Our native solitary bees—such as mason bees and leafcutter bees—which are most vital to our flowers and food. Learn more about these amazing heroes of pollination—and see how to bring these docile native bees to your garden.
Whether bee, wasp, or hornet, the basic life cycle is the same—egg, larva, pre-pupa, pupa, adult. Fertilized eggs produce female bees, while unfertilized ones produce males. Eggs are placed in individual nest cells and provisioned with a food source for the newly hatched larvae to eat—a loaf made of pollen and nectar for bees or a paralyzed insect for wasps.
Some eggs hatch in a few days, while others wait until next season to emerge. The larvae eat, grow, and molt their skin up to 5 times. The pre-pupal stage can last a long time. An egg laid in the spring can take all summer to reach the pre-pupal stage and then it can stay that way all fall and winter. Some bees remain pre-pupal for several years! The pupa looks like an adult, but is pale in color with no wings or hair. In a short time, it chews its way out of the nest as an adult.
Some wasp larvae in their hexagonal cells.
Wasps, Bees, and Hornets are Beneficial
Most bees, wasps, and hornets are beneficial. Both wasps and hornets are real workhorses for pest management in the garden and farm, feeding on the "bad" insects that destroy crops. In fact, if you were able to see many of their nests, they're stocked with paralyzed adult grasshoppers, crickets, caterpillars, and sawflies.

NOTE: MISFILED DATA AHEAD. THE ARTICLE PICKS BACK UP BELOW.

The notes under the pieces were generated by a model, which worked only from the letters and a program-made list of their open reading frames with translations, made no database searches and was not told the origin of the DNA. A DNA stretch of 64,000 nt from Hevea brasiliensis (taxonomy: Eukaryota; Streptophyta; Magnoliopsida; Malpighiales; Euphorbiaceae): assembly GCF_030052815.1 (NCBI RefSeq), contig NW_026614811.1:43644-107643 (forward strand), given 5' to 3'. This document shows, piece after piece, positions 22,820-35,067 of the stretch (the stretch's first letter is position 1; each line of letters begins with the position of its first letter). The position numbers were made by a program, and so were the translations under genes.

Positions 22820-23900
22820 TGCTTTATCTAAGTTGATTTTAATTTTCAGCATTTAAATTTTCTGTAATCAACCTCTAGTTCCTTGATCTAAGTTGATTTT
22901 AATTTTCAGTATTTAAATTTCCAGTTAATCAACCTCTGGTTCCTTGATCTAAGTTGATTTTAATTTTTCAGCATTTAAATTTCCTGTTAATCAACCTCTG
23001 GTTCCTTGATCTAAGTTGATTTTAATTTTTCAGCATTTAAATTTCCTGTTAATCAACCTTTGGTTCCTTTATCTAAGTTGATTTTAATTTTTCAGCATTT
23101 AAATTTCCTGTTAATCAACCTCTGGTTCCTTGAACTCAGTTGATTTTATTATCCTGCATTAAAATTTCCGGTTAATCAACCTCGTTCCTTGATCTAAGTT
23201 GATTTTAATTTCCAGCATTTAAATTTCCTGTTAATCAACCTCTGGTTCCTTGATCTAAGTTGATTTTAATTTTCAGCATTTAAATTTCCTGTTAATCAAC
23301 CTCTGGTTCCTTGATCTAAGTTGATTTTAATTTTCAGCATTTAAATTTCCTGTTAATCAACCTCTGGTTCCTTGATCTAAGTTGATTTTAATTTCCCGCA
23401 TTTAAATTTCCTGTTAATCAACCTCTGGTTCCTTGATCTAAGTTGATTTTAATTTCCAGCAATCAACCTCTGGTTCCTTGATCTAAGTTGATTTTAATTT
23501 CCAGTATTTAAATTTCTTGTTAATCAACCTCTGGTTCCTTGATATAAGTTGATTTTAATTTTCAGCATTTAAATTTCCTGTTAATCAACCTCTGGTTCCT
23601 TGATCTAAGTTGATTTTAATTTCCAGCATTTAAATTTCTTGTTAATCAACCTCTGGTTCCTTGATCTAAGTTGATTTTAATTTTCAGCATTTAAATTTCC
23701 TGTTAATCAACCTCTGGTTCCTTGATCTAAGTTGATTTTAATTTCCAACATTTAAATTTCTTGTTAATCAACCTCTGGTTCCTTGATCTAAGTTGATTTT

Also, if you look carefully in the garden, wasps very helpful pollinators, too! They are usually solitary and non-aggressive, busily hovering and moving from flower to flower.
None of these beneficial insects should be killed unless their nest is close to humans and is creating a hazard. For example, we had bald-faced hornets make a nest next to our front door and every time the door opened or closed, they were ready to fight! Needless to say, that nest had to go. We waited until after dark when the bees had all returned to the nest and sprayed an aerosol wasp killer into the entrance hole. After a few days of seeing no activity, we were able to remove the nest.
For ground-nesting wasps and hornets, locate the entrance hole, spray into the opening, and plug the hole with a large rock. Don't try to burn or drown a nest with water. That just makes them mad! When attempting any eradication of nests, be sure to dress appropriately, covering your eyes and all bare skin (just in case). Also be sure to have an escape route planned!
Otherwise, pause before you kill these insects; remember that they are a beneficial part of our ecosystem and especially critical for pest control in our gardens, public lands, and croplands.